I'm also wondering if we would leave behind a trail just like people who walk will leave behind their steps as they walk (if the promise in the artwork for that effect to happen comes true).
We still have to wait many many years though.So how about that mine coaster, not a great one for right?
They should be able to accompany people with disabilities. I am one of them as I am deaf in both ears, so I rely on captions to understand the spoken dialogues. This is often made available at Disney and Universal parks, but not always, but it's the best they are doing at the moment, I know more can be done and that's something to keep pushing for.
Please keep up the fight on improving accommodations for people with disabilities! I enjoy reading your articles.
As for Avatar, we don't know what to expect. It isn't a literal translation of film to attraction. In the movie, an able-bodied character inhabited the alien character too. You have to imagine you're the Avatar alien and the transition already happened.
The details that have been released on Avatar at Animal Kingdom are only concept renderings. Unless you know something that the public does not, saying that the new land "may not" have a ride that has an option for riders to stay in their wheelchair isn't exactly being fair to a company that has been extremely accommodating to guests with disabilities over the years. The public hasn't been told anything about the rides in the new land, yet your article is already making assumptions. Maybe you are correct. However, maybe you're not? The point is, why write an article that already sounds negative before any formal announcements have been made?
As for theming on the van ride at Universal Hollywood for guests with disabilities? The Starway that takes guests from the upper to lower lot and back consists of movie and tv show soundtracks. If your argument was to play that same soundtrack in the van and waiting areas? I totally agree (and they should). However, to provide actors to entertain those that can't take the stairs while you wait or take the ride up or down? Makes no sense either.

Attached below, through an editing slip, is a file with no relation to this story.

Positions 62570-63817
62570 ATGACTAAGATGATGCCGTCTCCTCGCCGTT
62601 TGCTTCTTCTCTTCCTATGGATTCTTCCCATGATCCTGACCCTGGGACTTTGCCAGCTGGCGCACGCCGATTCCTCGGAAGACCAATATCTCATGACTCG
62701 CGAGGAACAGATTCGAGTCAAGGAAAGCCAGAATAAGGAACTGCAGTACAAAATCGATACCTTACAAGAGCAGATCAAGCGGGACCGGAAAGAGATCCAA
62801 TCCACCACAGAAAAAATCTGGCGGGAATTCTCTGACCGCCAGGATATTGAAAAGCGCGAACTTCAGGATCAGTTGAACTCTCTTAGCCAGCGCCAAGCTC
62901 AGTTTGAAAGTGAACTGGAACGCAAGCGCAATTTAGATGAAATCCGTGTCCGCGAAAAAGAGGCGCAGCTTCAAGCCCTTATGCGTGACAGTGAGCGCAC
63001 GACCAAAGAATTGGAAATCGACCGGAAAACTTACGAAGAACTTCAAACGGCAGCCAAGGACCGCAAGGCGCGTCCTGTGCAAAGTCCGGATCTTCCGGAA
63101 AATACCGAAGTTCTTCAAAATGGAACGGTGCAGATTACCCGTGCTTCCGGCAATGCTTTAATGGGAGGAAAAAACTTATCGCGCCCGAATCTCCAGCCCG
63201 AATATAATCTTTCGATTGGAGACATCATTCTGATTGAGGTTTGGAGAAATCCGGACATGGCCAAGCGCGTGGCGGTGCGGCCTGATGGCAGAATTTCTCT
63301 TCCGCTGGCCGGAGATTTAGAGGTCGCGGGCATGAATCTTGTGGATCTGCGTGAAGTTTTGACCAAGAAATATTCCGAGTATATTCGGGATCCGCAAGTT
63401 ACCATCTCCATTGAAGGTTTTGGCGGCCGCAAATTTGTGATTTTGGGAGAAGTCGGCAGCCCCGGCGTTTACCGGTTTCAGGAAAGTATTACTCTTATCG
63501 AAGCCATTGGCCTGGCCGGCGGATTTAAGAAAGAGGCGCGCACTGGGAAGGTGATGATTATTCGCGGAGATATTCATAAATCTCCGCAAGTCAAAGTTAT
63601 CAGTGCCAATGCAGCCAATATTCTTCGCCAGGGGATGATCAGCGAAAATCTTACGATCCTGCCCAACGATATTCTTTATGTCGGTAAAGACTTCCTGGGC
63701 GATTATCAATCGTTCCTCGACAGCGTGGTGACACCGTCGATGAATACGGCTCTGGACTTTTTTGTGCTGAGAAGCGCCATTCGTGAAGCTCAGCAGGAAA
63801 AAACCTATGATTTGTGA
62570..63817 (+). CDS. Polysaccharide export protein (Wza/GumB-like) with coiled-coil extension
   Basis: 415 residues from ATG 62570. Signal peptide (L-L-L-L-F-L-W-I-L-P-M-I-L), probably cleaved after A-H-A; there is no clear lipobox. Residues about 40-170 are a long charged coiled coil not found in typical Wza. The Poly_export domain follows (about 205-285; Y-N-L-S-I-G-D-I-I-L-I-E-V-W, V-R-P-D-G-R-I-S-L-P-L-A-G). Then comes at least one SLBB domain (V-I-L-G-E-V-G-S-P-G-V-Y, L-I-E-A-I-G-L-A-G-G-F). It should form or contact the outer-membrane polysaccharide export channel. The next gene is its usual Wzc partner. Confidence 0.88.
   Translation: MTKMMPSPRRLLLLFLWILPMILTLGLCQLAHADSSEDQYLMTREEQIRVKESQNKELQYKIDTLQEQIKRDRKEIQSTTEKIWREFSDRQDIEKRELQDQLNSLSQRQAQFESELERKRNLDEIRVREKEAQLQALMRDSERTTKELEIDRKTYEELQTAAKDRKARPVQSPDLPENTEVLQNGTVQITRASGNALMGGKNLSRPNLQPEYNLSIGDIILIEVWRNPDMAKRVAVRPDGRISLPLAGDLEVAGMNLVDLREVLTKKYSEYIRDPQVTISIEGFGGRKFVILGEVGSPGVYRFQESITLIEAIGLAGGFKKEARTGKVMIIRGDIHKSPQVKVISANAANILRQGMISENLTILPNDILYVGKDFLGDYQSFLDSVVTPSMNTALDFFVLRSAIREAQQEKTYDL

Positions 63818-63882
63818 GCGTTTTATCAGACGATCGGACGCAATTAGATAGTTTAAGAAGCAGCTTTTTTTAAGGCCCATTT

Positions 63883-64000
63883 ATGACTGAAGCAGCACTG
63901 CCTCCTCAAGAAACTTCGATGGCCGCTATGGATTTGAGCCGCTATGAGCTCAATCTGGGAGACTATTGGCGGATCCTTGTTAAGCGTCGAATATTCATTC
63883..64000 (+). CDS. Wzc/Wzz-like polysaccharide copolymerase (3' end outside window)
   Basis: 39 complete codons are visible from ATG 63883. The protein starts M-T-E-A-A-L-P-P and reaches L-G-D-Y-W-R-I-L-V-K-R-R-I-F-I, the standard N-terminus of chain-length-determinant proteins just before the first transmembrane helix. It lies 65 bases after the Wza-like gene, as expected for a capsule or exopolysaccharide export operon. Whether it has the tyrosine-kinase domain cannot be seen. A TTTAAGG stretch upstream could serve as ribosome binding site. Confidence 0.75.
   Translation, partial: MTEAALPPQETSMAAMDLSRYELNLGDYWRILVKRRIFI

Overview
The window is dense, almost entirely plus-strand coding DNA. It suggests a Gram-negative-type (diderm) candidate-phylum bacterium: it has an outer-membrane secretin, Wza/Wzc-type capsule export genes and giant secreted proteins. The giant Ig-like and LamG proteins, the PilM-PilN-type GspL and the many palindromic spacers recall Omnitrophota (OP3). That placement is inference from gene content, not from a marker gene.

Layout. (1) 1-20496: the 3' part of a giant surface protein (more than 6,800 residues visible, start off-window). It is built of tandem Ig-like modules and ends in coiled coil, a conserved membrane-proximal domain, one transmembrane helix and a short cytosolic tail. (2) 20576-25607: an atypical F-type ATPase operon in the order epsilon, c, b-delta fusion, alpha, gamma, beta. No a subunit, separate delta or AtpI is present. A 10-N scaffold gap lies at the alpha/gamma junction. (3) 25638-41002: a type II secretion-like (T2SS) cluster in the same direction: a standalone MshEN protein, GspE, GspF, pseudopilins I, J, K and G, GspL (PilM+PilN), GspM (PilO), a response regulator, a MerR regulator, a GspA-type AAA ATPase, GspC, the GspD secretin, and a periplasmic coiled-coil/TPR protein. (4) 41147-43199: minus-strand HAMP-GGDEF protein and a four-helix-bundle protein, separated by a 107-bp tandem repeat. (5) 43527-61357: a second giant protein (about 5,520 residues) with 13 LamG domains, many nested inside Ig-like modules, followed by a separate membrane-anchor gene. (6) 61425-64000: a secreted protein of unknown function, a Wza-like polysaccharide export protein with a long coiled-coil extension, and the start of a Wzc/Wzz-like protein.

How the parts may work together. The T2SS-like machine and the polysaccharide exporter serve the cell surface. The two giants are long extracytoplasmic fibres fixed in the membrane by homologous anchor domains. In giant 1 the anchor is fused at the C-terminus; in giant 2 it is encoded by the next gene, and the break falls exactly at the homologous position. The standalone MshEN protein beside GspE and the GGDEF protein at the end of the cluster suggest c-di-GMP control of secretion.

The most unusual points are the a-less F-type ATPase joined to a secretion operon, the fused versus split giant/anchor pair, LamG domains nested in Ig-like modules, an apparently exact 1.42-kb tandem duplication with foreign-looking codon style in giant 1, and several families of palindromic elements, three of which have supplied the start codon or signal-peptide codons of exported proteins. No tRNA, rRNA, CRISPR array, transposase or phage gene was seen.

@ Josh Young - just wait when you break your arm or leg and have to step in our shoes and see how many things are accessable in parks and everyday life. Cutting my steak, cutting my left finger nails, and tying my shoes are just a mere few things that i have to conquer on a daily basis. I commend Daniel for writing these articles and telling how or how not everything is adaptable from a different perspective. No one knows until they actually experience these things. No matter how much a park says they are handicap compliant, there is always some aspects that no one takes into consideration about total access.
In my comment I mentioned nothing about Daniel's disability, yours or anyone else's. I made no accusations to him as a person, nor will I do such things about you.
However, Daniel did make an accusation that the new attractions in the new Avatar section of Animal Kingdom "may not be a dream for wheelchair users". Until more details become available, why write anything at all. Perhaps, he's right. Maybe not? However, to go ahead and make an assumption loaded with a negative connotation without having the facts is a little unfair this early on, don't ya think?
Hearing about your personal struggles with the simple things in life, or Daniel's has nothing to do with the article written, nor the comment I posted. I did nothing to attack him as a person or his disability, nor will I do so to you.
In the future, just know that if someone without a disability disagrees with someone who has one? It doesn't mean they are attacking them in the slightest. If I think mustard is the best condiment to put on a hot dog and you choose relish? It doesn't mean that you are any more correct than I am because of your disability. If Daniel says Frankenstein should drive the van and I disagree? It has nothing to do with the wheelchair and everything to do with the statement.